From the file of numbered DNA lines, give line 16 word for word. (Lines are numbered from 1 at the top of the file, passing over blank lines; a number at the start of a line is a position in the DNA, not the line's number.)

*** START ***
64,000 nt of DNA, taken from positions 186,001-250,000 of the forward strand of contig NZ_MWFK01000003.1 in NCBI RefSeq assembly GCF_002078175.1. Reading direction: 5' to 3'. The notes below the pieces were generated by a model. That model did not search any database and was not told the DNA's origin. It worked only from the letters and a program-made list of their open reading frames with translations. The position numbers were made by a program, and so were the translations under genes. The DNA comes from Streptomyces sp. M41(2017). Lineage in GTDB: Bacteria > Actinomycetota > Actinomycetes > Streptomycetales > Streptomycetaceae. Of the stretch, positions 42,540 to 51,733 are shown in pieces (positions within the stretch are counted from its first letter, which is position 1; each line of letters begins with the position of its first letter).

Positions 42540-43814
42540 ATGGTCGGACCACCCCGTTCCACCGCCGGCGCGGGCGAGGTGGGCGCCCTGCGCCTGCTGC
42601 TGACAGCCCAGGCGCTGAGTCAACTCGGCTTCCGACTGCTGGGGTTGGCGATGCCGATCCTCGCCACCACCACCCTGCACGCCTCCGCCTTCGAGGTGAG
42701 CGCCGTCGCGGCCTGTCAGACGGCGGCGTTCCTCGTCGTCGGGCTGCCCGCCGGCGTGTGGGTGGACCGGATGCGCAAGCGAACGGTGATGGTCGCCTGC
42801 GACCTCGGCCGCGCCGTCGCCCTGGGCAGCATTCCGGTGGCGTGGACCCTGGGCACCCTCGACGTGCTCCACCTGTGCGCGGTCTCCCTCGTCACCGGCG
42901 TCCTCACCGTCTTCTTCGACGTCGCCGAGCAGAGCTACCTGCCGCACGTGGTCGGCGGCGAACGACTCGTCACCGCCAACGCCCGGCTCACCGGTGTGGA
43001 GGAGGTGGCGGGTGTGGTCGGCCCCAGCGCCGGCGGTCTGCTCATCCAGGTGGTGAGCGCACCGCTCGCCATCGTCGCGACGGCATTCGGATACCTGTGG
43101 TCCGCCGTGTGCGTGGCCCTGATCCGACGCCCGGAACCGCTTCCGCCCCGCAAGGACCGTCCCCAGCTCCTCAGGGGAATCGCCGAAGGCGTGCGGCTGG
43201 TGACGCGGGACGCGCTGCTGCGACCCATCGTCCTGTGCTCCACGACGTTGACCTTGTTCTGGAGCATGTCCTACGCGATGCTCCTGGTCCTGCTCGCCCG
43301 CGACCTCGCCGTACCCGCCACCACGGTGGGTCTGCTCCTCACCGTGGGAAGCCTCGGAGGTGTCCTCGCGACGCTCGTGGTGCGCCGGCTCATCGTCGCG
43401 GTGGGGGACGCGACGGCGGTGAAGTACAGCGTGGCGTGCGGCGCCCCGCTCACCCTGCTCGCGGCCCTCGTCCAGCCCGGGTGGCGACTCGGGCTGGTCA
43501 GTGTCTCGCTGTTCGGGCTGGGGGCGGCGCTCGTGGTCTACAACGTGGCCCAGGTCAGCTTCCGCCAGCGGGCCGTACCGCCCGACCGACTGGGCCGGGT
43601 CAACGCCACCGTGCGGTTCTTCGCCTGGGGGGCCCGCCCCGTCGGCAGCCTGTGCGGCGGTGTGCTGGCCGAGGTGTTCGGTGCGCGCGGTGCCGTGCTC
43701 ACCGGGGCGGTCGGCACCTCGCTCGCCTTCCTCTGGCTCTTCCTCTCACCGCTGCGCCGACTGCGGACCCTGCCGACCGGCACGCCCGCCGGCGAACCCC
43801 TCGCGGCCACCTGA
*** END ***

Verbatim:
43801 TCGCGGCCACCTGA